Ukrainians are realistic. They know they can’t join NATO while there’s a war on. They want what they call a “political invitation”, which would be implemented only when conditions are right. As a bridge to that moment, they seek security commitments from leading NATO powers such as the US, Britain, France, and Germany. These are sometimes called “security guarantees”, but as one expert explained, a more accurate description would be “security assistance guarantees”. Those powers would undertake to go on supplying the military means necessary for Ukraine to fight off the aggressor. This would be something like what the US does for Israel, but from multiple partners and with a clear path to eventual NATO membership.
At the time of writing, Biden is still not there. On Sunday, he told the CNN journalist Fareed Zakaria that Ukraine was not ready for NATO membership and that Israel-style security arrangements should be available “if there is a ceasefire, if there is a peace agreement”. He emphasised the word “if”. Cross-checking this with public and private statements by senior US officials, one detects a rather hard-nosed stance. NATO membership is to be deployed as a future reward for Ukraine negotiating the best peace it can get, probably accepting some significant loss of territory.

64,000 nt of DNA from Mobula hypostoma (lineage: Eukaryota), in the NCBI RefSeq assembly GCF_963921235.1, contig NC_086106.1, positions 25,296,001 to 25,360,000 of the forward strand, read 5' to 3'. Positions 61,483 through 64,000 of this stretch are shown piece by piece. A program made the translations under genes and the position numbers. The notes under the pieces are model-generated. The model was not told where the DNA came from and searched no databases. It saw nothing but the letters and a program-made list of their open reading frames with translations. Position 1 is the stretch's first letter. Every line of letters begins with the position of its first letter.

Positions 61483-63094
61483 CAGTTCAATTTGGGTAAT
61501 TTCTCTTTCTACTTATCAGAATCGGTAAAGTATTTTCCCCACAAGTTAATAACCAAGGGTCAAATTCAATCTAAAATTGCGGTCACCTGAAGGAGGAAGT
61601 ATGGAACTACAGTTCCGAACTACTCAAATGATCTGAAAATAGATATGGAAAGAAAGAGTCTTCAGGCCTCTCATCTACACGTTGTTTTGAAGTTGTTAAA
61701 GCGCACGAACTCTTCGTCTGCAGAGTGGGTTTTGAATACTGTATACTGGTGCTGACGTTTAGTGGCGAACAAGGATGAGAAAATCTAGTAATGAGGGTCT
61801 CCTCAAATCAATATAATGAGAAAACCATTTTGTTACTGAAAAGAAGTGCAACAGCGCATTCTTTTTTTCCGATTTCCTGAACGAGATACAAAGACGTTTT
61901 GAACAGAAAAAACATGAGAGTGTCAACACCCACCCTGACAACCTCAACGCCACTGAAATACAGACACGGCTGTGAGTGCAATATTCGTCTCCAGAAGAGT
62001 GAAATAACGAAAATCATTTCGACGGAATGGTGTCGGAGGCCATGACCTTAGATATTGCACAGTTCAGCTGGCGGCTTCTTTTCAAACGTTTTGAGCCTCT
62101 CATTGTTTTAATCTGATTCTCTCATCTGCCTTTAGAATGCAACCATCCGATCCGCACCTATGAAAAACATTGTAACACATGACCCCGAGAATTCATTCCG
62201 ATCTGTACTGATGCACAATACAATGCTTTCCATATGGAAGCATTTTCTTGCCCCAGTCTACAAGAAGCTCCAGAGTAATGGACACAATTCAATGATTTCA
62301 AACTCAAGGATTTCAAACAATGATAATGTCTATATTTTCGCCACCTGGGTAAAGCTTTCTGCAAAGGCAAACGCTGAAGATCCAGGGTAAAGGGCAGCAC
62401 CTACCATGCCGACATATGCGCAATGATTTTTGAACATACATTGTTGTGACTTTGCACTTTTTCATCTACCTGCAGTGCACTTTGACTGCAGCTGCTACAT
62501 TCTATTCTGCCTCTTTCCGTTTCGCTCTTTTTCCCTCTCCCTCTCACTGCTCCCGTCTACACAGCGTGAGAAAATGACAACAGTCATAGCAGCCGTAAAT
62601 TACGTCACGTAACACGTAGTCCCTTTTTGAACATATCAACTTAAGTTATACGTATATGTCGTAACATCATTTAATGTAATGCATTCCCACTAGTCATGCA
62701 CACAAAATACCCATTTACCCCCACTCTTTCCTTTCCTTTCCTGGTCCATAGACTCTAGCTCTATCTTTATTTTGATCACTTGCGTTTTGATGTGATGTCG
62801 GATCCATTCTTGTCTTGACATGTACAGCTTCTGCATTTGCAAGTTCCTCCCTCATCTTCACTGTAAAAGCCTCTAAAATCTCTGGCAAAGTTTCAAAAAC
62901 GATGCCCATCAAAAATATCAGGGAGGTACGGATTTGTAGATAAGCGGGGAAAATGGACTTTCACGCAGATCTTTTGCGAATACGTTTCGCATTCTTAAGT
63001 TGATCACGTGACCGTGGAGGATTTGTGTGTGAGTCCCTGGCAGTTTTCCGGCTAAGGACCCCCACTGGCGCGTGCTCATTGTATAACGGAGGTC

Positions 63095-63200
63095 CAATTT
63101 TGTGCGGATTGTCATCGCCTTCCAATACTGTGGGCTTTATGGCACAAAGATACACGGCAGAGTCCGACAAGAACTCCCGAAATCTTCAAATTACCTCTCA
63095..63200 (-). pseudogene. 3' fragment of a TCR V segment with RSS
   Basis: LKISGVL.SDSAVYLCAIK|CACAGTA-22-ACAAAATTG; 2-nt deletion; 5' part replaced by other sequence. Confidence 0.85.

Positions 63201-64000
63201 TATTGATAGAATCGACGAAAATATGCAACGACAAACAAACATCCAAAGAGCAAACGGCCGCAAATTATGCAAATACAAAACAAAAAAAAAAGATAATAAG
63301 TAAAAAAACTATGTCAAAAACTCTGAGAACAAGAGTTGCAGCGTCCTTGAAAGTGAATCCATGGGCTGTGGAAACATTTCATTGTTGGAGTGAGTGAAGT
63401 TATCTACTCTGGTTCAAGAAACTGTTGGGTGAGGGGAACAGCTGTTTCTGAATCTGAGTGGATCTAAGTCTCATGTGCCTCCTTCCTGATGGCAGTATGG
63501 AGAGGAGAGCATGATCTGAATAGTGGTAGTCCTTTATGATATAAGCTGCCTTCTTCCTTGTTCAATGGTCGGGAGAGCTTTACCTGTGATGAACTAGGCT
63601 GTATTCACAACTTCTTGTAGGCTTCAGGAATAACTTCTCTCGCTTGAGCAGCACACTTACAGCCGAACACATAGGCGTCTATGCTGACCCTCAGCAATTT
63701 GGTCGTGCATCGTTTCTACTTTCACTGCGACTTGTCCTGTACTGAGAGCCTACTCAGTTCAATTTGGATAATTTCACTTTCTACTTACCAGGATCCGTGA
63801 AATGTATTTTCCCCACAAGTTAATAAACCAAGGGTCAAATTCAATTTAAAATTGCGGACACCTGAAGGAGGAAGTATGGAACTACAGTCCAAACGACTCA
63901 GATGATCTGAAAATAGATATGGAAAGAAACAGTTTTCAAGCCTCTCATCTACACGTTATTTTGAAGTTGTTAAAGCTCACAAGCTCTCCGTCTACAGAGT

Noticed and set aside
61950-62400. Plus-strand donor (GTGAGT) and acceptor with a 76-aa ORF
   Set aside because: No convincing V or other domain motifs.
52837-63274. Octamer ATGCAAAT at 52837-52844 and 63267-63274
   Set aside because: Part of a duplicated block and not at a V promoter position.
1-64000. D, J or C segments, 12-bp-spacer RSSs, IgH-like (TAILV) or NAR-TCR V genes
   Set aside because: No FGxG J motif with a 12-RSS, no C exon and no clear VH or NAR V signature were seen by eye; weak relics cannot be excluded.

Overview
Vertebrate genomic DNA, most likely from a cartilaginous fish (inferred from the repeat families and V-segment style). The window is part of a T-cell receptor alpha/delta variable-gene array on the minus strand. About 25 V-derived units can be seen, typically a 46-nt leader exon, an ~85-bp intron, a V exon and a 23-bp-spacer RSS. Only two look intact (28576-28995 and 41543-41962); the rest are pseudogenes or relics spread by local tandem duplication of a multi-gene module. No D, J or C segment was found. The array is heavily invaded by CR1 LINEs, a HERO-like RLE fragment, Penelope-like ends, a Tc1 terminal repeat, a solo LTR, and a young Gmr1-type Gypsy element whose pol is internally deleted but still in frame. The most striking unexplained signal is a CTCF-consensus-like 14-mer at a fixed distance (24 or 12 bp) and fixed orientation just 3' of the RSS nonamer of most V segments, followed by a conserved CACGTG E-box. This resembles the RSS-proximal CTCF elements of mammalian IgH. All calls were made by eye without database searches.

If this were to be the outcome of the Vilnius summit, there would be massive disappointment in Ukraine. (The morally dubious gift of American cluster bombs is no substitute for long-term security commitments, and only confuses the debate.) We already heard indications in Kyiv of growing anger against the West. Left to fight on alone for another 500 days, without a firm promise of future security, even the bravest of the brave would find it difficult to rebuild their battered, exhausted, traumatised country.
But if the West gives Ukraine the military means to win this war, adding a firm promise of future NATO membership when it’s over, then the US will end up with a Europe much more capable of defending itself against a weakened Russia. The US will then be able to devote more of its own resources to the geostrategic threat from China.
The final decision will only be taken this week, over the leaders’ table in Vilnius. Come on, Mr President, do the right, the bold, the truly strategic thing. History is watching you.
This article was first published in the Guardian on 11 July.
The European Council on Foreign Relations does not take collective positions. ECFR publications only represent the views of their individual authors.